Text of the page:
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Rating:Do Attorney Generals Get Jealous? Not Rated 0.0 Email Routing List Email & Route  Print Print
Friday, January 09, 2004

Do Attorney Generals Get Jealous?

by: Sean Hanna, Editor in Chief

Thursday Massachusett's State Attorney General Thomas Reilly said that he should have authority to look into malfeasance by fund companies. That may be the last battle the industry needs as William Galvin, the Massachusetts Secretary of State has already opened multiple investigations into funds' activity.

The battle of the Bay State officials over who gets to lead the investigations into fund firm fraud also points to the political magnetism created by the fund scandals.

Local newspapers in Boston suggest that politics may play a role in Reilly's call for additional powers. Both Reilly and Galvin are thought to be preparing runs at the state governorship in 2006.

That pattern can be found across the nation. New York State Attorney General Eliot Spitzer has held a number of fund raisers that are widely seen as a prelude to a 2006 campaign for the top job in Albany. In California Attorney General Bill Lockyer is using a new law to probe Franklin Resources, Pimco and Capital Group. Lockyer is thought to be readying a campaign to take on Governor Arnold Schwarzenegger in 2006.

In Colorado Ken Salazar, that state's attorney general, has investigated allegations that Janus Capital entered into market timing agreements with hedge funds and other investors.

Both Reilly and Galvin are Democrats and would have to face off in the primaries if they both choose to run for governor. Meanwhile, the fund scandals are generating almost daily headlines across the nation for Galvin. Those headlines may be making Reilly fell left out.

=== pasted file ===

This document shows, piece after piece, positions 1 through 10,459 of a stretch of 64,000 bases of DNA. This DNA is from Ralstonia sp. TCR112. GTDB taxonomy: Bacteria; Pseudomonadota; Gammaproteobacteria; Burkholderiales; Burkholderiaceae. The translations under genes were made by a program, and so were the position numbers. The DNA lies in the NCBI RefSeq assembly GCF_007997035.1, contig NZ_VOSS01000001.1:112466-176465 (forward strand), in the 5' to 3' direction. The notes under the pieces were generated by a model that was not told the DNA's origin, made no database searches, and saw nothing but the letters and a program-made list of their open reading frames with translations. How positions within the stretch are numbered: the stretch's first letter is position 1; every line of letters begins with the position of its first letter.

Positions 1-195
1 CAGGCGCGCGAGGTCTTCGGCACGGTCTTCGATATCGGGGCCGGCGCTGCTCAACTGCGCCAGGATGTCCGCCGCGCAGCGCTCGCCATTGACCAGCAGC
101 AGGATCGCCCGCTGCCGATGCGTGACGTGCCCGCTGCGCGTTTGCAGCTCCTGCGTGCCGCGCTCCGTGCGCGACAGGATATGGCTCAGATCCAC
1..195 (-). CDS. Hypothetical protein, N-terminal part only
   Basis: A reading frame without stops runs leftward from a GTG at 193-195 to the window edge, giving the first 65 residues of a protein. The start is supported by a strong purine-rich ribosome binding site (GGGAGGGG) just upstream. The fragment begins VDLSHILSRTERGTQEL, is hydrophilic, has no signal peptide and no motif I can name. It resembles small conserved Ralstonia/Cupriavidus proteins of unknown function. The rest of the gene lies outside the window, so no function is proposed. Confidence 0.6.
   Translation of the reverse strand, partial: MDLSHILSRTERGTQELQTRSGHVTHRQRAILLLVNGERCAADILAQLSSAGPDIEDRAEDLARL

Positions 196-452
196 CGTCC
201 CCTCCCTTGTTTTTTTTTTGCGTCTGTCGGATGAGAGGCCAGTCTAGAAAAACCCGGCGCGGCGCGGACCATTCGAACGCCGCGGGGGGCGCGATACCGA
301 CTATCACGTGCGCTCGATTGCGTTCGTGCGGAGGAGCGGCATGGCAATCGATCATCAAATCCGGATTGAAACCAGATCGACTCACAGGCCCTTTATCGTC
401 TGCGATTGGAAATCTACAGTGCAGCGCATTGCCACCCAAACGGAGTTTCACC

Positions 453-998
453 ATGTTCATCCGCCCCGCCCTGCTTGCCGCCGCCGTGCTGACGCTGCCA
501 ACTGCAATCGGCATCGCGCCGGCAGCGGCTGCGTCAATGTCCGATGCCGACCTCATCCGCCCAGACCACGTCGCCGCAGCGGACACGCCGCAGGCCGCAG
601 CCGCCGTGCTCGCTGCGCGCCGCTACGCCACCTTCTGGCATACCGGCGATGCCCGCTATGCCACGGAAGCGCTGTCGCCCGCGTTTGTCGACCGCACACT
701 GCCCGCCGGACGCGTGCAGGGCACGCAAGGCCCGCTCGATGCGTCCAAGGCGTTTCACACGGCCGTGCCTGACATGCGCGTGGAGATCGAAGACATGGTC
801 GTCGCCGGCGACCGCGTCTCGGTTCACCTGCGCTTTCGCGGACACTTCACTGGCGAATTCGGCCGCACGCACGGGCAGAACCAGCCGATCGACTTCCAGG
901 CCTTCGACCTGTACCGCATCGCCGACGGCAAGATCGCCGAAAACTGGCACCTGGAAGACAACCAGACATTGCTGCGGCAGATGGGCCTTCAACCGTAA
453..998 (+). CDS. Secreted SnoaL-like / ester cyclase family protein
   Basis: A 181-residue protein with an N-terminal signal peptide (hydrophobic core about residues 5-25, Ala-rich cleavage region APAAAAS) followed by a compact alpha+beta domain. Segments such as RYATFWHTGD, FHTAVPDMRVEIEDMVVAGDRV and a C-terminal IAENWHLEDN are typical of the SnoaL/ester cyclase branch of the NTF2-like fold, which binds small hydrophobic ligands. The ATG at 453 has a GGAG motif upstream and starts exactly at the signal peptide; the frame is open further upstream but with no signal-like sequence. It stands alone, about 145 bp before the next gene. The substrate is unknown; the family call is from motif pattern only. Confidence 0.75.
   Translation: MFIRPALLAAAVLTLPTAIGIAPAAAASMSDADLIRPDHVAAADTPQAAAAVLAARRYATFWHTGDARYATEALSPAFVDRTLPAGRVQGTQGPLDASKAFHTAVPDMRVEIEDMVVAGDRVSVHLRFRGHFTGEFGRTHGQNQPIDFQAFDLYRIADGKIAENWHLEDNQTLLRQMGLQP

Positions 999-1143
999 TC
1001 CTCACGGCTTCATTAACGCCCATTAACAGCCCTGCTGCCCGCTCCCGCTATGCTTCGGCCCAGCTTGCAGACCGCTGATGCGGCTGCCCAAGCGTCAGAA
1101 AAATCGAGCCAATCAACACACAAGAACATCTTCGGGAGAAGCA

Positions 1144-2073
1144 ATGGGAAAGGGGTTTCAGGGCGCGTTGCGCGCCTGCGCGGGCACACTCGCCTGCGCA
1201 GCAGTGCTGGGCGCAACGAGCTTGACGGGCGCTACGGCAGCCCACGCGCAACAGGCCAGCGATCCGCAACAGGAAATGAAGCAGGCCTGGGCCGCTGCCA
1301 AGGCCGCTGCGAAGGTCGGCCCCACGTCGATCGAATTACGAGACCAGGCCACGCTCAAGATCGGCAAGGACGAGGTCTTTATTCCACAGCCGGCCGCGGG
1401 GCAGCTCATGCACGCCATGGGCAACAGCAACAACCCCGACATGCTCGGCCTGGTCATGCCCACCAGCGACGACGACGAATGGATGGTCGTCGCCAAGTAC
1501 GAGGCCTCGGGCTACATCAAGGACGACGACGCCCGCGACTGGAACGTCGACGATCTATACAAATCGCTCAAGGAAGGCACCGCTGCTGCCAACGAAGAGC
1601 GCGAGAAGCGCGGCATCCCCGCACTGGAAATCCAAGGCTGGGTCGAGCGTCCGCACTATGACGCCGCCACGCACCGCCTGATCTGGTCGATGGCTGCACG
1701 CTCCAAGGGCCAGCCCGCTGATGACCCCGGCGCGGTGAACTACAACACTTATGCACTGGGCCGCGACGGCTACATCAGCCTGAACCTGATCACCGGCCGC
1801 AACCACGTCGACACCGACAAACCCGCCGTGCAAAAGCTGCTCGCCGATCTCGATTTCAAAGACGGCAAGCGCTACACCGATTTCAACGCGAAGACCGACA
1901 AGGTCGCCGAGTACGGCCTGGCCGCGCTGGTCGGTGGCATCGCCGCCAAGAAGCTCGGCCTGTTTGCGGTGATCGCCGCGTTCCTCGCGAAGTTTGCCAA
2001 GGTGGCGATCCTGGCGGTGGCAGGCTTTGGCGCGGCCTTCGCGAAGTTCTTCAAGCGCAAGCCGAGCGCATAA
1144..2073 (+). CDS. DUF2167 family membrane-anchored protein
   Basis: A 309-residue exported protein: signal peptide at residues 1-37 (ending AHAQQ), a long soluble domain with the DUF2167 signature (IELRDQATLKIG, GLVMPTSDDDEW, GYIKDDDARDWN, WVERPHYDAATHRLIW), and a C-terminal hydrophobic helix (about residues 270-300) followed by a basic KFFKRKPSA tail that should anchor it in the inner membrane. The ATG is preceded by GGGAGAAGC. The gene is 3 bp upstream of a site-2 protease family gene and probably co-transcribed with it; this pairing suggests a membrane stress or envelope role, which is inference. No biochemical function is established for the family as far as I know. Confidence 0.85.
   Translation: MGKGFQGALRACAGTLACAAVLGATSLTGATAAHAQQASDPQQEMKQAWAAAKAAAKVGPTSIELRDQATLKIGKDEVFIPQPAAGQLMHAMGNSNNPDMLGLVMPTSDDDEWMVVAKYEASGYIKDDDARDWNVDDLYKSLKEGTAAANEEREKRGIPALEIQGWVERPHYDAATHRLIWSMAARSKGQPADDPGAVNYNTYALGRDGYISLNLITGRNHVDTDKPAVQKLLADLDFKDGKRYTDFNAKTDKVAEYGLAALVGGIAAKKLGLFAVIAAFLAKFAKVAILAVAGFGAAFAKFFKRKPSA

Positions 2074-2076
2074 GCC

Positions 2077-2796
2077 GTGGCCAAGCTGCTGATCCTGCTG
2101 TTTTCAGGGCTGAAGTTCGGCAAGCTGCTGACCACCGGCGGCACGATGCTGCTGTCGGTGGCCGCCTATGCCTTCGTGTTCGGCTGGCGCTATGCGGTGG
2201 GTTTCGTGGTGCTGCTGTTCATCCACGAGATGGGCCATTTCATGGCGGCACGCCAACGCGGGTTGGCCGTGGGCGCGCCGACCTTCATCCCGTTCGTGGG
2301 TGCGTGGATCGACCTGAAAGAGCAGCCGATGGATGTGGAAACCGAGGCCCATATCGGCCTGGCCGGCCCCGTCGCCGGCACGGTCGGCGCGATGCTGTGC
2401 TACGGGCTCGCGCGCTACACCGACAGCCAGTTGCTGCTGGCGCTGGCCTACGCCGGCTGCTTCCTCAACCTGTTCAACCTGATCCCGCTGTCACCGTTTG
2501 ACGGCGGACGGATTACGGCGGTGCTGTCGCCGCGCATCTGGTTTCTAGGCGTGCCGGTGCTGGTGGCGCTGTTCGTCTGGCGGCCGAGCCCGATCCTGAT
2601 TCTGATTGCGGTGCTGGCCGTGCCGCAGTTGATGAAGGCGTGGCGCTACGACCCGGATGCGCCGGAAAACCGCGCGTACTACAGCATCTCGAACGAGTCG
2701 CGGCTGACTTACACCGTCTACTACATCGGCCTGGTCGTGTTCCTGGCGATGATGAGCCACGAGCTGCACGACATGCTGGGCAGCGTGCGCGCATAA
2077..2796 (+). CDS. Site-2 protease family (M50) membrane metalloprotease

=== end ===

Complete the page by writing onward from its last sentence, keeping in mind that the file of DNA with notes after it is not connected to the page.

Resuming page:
Reilly told members of the Greater Boston Chamber of Commerce yesterday that the current setup in Massachusetts makes it harder to successfully bring criminal cases over securities frauds. The current system requires that the Securities Division which reports to Galvin's office first file civil charges in a matter. Reilly does have authority to bring criminal charges without a referral form Galvin's office, but without the referral he is operating in the dark.

"It makes it more problematic from a law enforcement perspective in developing cases, because you're not as involved early on in developing cases," Reilly told the Boston Globe after the speech to the Chamber of Commerce. He suggested that it would be more efficient for the two offices to be allowed to work together from the outset of a case.

That would require a change of state law and Galvin sees no need for the legislature to take that step.

"He's entitled to his opinion," Galvin told the Boston Herald. "But I think the current system has worked very well for Massachusetts' consumers (and) is working effectively." Reilly told reporters that Galvin's office has yet to refer any cases to his office even though civil charges have been filed against Prudential Securities Inc., Putnam Investments, and Morgan Stanley.

"I'm assuming from that, that there has been no criminal behavior that has been uncovered," Reilly told the Globe. He added that his office has offered to assist Galvin's investigators.

Meanwhile Galvin told the paper that Reilly's office has not asked for information about the current investigations and pointed out that he is free to start his own investigation.  

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